The PN team will empty her every two or three weeks.
The project has been temporarily put on hold due to a snag with one of our local authorities. We hope that Kakapo will return very soon to take up the ocean plastic challenge with gusto…
The dog poo worm composting bins are working well still. We still have some people who fail to read the signs and dump bottles, takeaway cups or cigarettes into the bins. New and very simply worded signage is hopefully going to change this.
The guys Edgar and Paul continue to work hard – keeping the beach spotless, free of plastic and dog poo and also occasionally tackling Main and Silvermine Roads. On the 9th November, they teamed up with two employees of a local business (under the guidance of Revamp the Valley) to clean up Ou Kaapse Weg. They removed 20 bags of rubbish from the lower section of this very busy road.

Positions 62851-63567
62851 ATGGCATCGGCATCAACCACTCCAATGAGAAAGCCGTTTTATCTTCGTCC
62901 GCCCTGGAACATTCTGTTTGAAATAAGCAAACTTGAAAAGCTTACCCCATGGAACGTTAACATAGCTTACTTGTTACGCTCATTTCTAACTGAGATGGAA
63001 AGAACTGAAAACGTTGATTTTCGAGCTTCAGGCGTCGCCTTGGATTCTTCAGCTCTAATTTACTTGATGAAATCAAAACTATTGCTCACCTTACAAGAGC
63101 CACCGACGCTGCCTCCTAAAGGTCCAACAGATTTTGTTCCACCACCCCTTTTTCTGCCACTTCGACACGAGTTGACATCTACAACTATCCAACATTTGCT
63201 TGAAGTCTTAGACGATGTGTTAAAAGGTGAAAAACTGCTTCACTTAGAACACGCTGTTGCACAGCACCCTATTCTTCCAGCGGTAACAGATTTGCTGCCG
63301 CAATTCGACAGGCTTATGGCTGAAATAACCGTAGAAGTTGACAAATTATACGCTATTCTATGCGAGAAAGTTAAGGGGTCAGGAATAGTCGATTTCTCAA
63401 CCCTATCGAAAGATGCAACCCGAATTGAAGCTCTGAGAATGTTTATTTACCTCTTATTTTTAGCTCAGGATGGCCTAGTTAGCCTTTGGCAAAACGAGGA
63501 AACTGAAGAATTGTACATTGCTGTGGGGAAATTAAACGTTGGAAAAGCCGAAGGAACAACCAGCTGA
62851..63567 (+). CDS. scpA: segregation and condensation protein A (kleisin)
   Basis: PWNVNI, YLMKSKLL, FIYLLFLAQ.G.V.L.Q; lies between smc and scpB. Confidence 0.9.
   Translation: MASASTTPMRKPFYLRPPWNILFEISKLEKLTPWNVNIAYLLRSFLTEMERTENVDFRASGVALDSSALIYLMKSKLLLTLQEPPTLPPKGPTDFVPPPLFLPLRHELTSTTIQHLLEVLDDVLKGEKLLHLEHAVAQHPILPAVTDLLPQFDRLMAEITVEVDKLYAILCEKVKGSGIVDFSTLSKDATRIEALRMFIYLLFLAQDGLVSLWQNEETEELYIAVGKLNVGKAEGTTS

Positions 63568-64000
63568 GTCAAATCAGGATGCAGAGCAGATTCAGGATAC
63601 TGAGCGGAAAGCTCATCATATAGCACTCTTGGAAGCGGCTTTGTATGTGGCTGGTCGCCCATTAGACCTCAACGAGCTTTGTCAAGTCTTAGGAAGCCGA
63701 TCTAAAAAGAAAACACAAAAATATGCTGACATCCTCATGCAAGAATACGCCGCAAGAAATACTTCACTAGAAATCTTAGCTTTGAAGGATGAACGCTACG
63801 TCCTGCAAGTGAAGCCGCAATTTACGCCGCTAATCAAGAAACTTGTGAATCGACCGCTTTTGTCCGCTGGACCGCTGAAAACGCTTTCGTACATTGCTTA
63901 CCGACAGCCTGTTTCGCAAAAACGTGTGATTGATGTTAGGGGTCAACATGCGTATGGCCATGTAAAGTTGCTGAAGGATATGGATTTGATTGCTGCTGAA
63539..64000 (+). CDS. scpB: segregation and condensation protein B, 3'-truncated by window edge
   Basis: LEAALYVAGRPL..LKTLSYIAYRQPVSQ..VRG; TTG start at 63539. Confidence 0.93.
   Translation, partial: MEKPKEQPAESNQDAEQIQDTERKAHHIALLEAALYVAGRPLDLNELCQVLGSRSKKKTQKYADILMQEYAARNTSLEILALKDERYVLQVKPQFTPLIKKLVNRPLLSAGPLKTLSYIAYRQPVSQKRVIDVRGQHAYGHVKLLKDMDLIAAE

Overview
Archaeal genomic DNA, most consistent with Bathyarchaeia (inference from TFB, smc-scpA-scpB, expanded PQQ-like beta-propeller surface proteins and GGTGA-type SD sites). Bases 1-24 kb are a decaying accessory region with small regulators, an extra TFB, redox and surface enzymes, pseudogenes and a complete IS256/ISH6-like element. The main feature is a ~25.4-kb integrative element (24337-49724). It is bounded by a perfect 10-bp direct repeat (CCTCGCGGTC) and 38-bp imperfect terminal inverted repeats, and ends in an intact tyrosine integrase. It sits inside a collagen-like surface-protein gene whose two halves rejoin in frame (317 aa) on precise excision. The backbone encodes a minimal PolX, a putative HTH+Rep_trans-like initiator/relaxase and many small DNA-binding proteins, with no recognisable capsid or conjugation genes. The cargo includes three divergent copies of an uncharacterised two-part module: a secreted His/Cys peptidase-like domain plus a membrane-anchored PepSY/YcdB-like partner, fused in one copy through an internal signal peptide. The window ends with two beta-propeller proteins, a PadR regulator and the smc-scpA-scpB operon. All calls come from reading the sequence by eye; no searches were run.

We continue to encourage the community to become regular contributors to the project, and to set up debit orders to help keep it going. Any amount helps!
Looking for some holiday reading?
DISCLAIMER: Views expressed in our newsletter articles are those of the contributors and where applicable, those of the authors of the original source material